37. 37. Importance of Workplace Ethics  Protects Fundamental Rights:When companies and workers think of workplace ethics, they typically think about protection against immoral behavior and illegal activity on the job. But workplace ethics also provide protection of basic human rights in the office worldwide.  Protects Company Assets:Workplace ethical standards protect the company from employees stealing property and falsifying documents, such as expense reports.  Provides Emotional Security:Workplace ethics provide emotional security because employees can go to work knowing other workers won’t harass them, their supervisors will respect both them and their work and their co-workers will reap disciplinary measures if they steal supplies or equipment or falsify company records.  Promotes teamwork:workplace ethics programs align behaviors of workers with the values of their employers. This “meeting of the minds” fosters an atmosphere of openness, trust and partnership, all of which are critical for team building.  Fosters Positive Public Image:High ethical standards in your workplace let such “outsiders” know that you will use their money as you’ve stipulated and that they will see the end results of their contributions.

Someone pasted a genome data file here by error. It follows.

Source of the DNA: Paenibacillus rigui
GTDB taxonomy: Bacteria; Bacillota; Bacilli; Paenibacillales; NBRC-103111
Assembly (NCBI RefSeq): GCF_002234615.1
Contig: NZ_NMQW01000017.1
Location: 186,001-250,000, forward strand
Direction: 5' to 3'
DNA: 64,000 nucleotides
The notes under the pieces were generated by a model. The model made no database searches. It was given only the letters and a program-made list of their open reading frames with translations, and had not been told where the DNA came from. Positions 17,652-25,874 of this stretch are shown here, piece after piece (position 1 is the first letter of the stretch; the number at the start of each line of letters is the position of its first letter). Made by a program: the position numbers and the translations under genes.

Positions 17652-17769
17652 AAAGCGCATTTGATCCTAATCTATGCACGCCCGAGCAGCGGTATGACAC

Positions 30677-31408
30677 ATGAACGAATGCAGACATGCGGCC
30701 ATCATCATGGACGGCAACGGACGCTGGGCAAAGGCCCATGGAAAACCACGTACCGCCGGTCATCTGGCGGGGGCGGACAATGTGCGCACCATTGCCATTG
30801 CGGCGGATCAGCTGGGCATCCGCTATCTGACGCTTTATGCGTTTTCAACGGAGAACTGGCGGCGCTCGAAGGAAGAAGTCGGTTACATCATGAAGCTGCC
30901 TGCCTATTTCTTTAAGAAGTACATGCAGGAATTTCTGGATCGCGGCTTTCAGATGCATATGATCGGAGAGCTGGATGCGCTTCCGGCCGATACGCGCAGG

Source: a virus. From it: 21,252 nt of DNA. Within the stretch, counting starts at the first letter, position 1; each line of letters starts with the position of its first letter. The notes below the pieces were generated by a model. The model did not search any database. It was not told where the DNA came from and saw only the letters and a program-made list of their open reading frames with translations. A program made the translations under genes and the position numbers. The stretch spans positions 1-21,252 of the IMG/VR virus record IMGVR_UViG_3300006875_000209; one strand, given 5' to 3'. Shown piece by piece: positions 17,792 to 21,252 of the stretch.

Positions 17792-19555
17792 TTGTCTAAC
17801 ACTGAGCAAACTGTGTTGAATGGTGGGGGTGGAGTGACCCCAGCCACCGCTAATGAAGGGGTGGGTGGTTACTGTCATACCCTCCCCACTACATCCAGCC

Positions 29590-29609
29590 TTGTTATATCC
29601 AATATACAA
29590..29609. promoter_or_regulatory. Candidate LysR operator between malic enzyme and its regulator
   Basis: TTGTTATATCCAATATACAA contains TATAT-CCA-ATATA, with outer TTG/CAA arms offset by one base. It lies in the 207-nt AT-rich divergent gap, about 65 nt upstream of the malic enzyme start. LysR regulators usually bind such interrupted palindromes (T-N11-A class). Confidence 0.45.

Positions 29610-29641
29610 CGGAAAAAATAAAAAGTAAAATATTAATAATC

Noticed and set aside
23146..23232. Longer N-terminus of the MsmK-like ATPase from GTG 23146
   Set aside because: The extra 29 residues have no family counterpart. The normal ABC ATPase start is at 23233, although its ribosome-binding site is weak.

38. 38. Role of Management in Inculcating Workplace Ethics  Act as a source of inspiration for the employees  Lend a sympathetic ear to problems of employees  Release employees when they feel to  Need to motivate the employees  Constant Communication about the code of conduct  Careful while recruiting potential employees  No employee should be given special treatment
  39. 39. Importance of Employee Code of Conduct  Focuses on expected ethical Behaviour  Emphasis on Laws and rules  Better Inter action  Image  Relationships